Heat in the Heartland
This week I’m writing from Minneapolis, where the Risky Business Project just launched its latest report, ‘Heat in the Heartland,’ focused specifically on the potential economic costs of climate change to the U.S. Midwest. The launch was a great success, with nearly 500 business and policy leaders from across the region gathered to hear about and discuss our findings.
As the title of the report suggests, heat is an important part of the picture. There's a reason we call this stuff "global warming!" Unsurprisingly, our findings indicate that Midwestern states are likely to see steadily increasing temperatures in the near term and throughout the century, along with changes in precipitation that could have a serious effect on the region’s economy. For example, by the end of this century, Missouri is likely to experience as many extremely hot days (95 degrees Fahrenheit and up) every year as the average Arizonan experiences today. Meanwhile, summers in Minnesota and Wisconsin will feel more like summers in Washington, D.C., today. As a Wisconsinite who’s endured my fair share of D.C. summers, I’m not looking forward to the change!
Even more alarming is the prospect of increasing heat combined with high humidity. By late this century, some parts of the Midwest region could experience conditions in which simply being outside puts you at risk of deadly heat stroke. We refer to this threshold as the Humid Heat Stroke Index (HHSI) in our reports, but it’s also known as “wet-bulb” temperature. It's the condition that arises when the combination of heat and humidity becomes so intense that the human body can no longer cool itself by sweating. Scary stuff!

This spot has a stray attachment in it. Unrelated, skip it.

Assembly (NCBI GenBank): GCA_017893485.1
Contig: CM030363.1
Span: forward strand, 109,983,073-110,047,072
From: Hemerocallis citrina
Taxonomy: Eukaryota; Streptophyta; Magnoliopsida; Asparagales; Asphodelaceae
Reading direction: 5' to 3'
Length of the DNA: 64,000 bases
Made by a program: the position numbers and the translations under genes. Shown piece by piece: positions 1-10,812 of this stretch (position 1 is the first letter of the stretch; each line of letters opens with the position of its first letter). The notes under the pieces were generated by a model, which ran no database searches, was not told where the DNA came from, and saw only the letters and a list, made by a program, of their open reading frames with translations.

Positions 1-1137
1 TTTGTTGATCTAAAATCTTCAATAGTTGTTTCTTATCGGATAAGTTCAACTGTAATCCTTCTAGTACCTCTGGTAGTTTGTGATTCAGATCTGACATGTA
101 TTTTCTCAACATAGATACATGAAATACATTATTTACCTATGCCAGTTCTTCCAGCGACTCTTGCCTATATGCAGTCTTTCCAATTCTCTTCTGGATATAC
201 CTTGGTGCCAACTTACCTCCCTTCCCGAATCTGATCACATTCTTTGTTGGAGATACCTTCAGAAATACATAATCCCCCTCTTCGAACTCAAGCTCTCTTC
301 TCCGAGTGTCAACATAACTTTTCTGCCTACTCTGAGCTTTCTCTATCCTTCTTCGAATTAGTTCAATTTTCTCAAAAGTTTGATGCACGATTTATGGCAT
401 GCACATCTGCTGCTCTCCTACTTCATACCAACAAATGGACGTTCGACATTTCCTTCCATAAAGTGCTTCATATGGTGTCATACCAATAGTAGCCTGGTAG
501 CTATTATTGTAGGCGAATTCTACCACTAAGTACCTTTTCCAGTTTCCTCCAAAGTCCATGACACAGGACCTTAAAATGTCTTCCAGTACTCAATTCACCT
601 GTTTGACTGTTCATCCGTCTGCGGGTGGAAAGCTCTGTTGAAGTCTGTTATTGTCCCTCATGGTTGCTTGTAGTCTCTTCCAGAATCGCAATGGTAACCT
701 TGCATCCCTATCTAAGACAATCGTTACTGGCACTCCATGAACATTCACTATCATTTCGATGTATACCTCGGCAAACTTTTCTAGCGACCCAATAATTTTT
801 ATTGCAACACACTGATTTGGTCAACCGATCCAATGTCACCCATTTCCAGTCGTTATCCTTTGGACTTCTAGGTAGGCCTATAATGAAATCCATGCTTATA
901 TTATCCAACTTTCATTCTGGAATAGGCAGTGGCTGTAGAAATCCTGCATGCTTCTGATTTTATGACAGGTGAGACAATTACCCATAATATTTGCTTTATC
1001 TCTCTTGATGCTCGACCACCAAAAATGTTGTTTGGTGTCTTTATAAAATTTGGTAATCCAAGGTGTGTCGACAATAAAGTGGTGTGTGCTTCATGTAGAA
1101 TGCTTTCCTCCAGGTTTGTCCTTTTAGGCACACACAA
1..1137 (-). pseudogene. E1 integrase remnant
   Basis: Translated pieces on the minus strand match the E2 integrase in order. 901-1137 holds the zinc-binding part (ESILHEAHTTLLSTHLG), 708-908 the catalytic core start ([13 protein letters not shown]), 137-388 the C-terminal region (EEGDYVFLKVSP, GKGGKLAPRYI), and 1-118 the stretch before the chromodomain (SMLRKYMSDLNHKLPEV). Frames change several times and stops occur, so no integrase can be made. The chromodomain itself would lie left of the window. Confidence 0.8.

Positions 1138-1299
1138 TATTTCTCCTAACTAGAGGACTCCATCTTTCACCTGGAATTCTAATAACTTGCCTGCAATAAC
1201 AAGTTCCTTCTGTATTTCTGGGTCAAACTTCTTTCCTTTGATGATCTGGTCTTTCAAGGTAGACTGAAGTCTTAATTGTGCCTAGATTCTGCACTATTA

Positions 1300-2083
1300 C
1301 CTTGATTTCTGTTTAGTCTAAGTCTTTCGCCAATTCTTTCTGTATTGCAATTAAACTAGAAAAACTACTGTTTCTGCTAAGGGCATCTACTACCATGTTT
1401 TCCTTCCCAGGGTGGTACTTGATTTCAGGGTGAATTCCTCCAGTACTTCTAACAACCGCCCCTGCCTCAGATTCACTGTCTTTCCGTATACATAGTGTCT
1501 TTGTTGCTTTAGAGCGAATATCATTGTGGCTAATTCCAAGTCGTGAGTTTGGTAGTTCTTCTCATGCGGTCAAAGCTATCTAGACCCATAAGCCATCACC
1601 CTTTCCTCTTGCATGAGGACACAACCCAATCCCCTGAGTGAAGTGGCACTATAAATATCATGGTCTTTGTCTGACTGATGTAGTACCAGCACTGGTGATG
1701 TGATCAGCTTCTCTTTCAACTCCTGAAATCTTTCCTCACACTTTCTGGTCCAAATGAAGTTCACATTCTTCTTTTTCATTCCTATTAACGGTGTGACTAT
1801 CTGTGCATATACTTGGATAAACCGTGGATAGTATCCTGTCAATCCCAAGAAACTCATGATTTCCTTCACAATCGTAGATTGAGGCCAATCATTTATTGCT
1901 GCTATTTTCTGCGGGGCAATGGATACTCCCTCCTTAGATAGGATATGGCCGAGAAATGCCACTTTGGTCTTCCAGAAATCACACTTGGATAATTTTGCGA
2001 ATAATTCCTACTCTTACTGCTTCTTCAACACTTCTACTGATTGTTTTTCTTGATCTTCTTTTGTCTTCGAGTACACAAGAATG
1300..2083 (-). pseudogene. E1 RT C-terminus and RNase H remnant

We also studied the impact that changing temperatures and precipitation will have on some of the region’s primary economic sectors: manufacturing, energy, and agriculture. The hotter it gets, the more energy we’ll need to keep cool. Meanwhile, the hotter it gets, the less efficiently we’re able to generate electricity. The end results will be increasing costs for businesses, especially manufacturing, which is highly energy-intensive. In part because of its high concentration of manufacturing operations, the Midwest already uses about 20 percent more energy per dollar of GDP than the national average, so the region is certain to feel the pinch.
The Midwest is also known as the breadbasket of the world, supplying much of the nation’s staple grains. It produces more than 65 percent of the nation's corn and soybean crops, for example. But absent significant adaptation by farmers, over the next 5 to 25 years some counties in Missouri, Illinois, and Indiana will likely see average commodity crop losses up to 18 to 24 percent each year due to extreme heat. Iowa, the biggest corn producer in the region, could experience a huge hit to its state economy due to crop losses – from $850 million to as much as $12 billion per year by the end of the century.
Check out the report online for the full story. For more info, join us on Monday for a twitter chat with Risky Business Co-Chair Mike Bloomberg – I’ll be answering questions from the @climaterisk handle. And for those readers wondering why we haven’t similarly zeroed in on California’s climate risk profile, never fear! Our next report will focus on the Golden State.